Often I wind up working with teams and managers who want to know more about how to get started with automated testing or realize their efforts are backfiring. For the last of those cases, it is almost always because they adopted the ice-cream anti-pattern of testing, but I teach two techniques that help them get back on track.
The ice cream reference is related to the testing pyramid. Going bottom-up, the order is unit, integration, and ui/feature tests. The idea is that the big bottom layer has the most, and there are fewer as you go up.
Many companies do the exact opposite and build lots of feature/ui tests and no unit tests. This is like flipping the pyramid over and creating an ice cream cone instead. This is regarded as an anti-pattern because those tests are the hardest to write, maintain, and keep working.
Think about it like this, even if all a test did was click a button on a web page, think of all the involved variables. You have network connectivity, hosting, code, storage, and often there will be a database somewhere. Each of these variables has to be correct for even a simple test. That means when something goes wrong, there is almost no way to know what happened.
Also, these tests are slow. They can take hours. Many groups run them overnight. Only they come to work in the morning to realize the tests didn’t pass.
Working in this way often creates automated tests that take forever to run, don’t pass, and are impossible to debug. So here’s the first thing you can do.
A quality of good automated tests is that they give you the same results consistently. So as you start building your tests, get in the habit of having them run consecutive times without any changes.
If you start this practice from the beginning, you’ll find that you’ll gain control over many of the variables that caused problems in your tests, and you’ll trust the results.
If you’re already in the land of inconsistent tests, running them consecutively will be a part of confirming that your remediation works. Too many groups run their tests and take the first green result as meaning it is always green.
Run them again.
Tests need to be independent of each other, which means that one test’s execution should have no impact on another test’s execution.
That is easier said than done. For those feature/ui tests, people often attempt to optimize the speed of those tests by taking advantage of the system’s state. That is the opposite of independence. When tests begin to leave changes in the system, you have a new variable for failures. Now you don’t know if a test that ran 30 tests ago did something that caused this one right here to fail.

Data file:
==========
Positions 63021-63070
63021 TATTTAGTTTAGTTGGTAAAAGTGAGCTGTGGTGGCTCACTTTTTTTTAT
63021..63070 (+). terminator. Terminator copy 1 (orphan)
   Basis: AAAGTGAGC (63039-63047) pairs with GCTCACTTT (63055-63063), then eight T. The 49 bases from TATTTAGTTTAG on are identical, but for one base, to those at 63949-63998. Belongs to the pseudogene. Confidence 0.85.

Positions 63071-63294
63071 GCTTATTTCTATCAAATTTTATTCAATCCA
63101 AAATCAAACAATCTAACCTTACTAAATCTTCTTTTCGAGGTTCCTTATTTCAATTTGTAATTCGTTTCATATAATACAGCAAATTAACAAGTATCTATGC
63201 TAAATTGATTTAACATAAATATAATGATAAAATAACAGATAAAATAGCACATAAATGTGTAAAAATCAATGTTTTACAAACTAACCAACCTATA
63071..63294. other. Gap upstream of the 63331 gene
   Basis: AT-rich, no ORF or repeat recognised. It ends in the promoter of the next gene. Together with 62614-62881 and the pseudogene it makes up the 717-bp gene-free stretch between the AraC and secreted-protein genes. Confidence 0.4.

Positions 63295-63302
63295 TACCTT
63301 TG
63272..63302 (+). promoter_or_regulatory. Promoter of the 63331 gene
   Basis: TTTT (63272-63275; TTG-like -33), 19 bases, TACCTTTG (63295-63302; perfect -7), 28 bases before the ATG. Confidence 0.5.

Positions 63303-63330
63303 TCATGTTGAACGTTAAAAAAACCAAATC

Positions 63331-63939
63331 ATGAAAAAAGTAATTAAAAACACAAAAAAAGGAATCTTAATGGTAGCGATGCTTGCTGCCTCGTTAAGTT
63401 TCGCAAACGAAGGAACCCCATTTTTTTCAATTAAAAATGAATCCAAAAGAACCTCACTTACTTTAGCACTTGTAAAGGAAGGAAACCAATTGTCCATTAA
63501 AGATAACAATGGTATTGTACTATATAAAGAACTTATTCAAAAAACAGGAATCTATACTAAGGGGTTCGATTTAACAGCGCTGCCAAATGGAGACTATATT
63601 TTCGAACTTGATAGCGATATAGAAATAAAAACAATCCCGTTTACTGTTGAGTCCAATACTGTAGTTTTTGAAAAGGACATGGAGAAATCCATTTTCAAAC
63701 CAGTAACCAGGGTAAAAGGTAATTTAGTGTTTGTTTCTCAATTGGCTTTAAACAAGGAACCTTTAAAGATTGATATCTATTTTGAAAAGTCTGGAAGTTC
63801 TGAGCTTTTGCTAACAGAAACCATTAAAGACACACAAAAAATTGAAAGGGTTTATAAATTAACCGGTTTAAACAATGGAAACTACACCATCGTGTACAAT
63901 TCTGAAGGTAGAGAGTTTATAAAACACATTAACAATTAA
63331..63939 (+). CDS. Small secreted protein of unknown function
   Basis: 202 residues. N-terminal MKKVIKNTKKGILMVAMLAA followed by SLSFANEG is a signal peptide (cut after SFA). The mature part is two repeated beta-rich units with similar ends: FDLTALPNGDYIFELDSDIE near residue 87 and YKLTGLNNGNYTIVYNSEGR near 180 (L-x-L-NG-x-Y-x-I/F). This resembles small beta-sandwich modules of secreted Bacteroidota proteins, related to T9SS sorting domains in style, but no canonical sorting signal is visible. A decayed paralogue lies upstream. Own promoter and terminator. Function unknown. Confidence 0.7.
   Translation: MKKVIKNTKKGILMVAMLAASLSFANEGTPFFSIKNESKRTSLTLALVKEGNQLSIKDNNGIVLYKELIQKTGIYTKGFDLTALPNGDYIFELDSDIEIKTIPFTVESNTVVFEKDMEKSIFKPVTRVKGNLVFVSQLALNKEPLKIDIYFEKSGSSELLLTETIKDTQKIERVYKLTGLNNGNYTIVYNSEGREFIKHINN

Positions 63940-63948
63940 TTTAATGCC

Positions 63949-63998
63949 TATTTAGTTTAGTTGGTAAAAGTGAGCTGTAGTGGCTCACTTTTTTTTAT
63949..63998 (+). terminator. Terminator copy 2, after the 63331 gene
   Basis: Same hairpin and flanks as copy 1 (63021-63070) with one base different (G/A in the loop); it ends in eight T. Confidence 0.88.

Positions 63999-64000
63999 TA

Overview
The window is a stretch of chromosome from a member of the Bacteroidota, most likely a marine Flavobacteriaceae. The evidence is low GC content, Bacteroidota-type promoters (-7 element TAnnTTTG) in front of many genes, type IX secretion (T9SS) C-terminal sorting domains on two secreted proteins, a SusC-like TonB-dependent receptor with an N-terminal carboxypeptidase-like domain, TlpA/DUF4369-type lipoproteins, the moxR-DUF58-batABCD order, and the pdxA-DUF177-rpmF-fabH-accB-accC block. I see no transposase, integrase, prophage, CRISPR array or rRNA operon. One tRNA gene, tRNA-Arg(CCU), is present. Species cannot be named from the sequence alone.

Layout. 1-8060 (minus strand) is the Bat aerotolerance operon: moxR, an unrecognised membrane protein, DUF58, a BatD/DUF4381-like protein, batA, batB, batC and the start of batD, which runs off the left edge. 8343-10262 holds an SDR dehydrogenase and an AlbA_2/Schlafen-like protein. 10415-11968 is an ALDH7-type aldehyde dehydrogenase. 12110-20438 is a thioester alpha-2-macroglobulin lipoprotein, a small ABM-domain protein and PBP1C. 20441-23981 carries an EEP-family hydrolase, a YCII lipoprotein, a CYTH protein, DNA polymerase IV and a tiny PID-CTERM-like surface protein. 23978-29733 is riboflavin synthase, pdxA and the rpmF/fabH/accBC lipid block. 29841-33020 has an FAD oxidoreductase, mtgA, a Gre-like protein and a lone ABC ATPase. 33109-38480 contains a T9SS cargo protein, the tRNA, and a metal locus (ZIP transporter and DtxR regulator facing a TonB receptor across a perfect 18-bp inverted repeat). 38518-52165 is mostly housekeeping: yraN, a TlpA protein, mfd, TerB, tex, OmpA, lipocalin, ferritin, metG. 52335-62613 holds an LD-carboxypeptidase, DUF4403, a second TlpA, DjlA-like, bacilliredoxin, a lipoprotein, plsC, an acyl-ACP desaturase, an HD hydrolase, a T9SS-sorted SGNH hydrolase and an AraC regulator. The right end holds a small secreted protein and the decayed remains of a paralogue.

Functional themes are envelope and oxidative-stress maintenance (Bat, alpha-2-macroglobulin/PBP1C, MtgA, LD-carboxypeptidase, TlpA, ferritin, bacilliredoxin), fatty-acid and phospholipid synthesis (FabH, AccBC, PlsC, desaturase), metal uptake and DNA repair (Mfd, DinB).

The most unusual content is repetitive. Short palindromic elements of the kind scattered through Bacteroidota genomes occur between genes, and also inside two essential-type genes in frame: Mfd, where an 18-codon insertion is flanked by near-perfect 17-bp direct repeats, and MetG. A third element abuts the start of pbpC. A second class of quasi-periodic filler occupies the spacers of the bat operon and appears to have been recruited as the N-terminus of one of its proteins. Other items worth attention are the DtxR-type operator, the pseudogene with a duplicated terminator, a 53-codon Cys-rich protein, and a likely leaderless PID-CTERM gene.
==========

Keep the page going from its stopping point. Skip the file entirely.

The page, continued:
So, from the beginning, enable random ordering of your tests. Yes, it will take longer to run this way, but speed comes after you have something worth speeding up.
The random feature causes all your tests to run in random order. By doing that, it will show how independent your tests are. Tests are very likely going to start failing as soon as you try this, but it is very important. From that earlier example, when you run randomly that test that ran 30 tests ago that put the system in just the right condition for the current one to fail won’t run in that order anymore. The system won’t be in that specific condition. That might mean the test passes, and it might not. Each test that passes like this though, is likely to be independent.
If you want to speed them up after you have this, you can create specialized suites that give you confidence. You can begin to look at running your tests in parallel. None of these options are available without test independence.
If you’re just getting started, throw these two practices in immediately. The sooner you get comfortable with these practices, the more robust your tests become. Think of the test failures not as failures but as a hint about one more variable about your product that you didn’t know about.
If you already have a lot of tests, start with multiple runs. You’ll likely get inconsistent results at first, but collect reports to look for patterns. Add logging to understand the state of the system. Add unit tests to replicate the failure where you can. Often these failures share common ground, so fixing one usually has a ripple effect.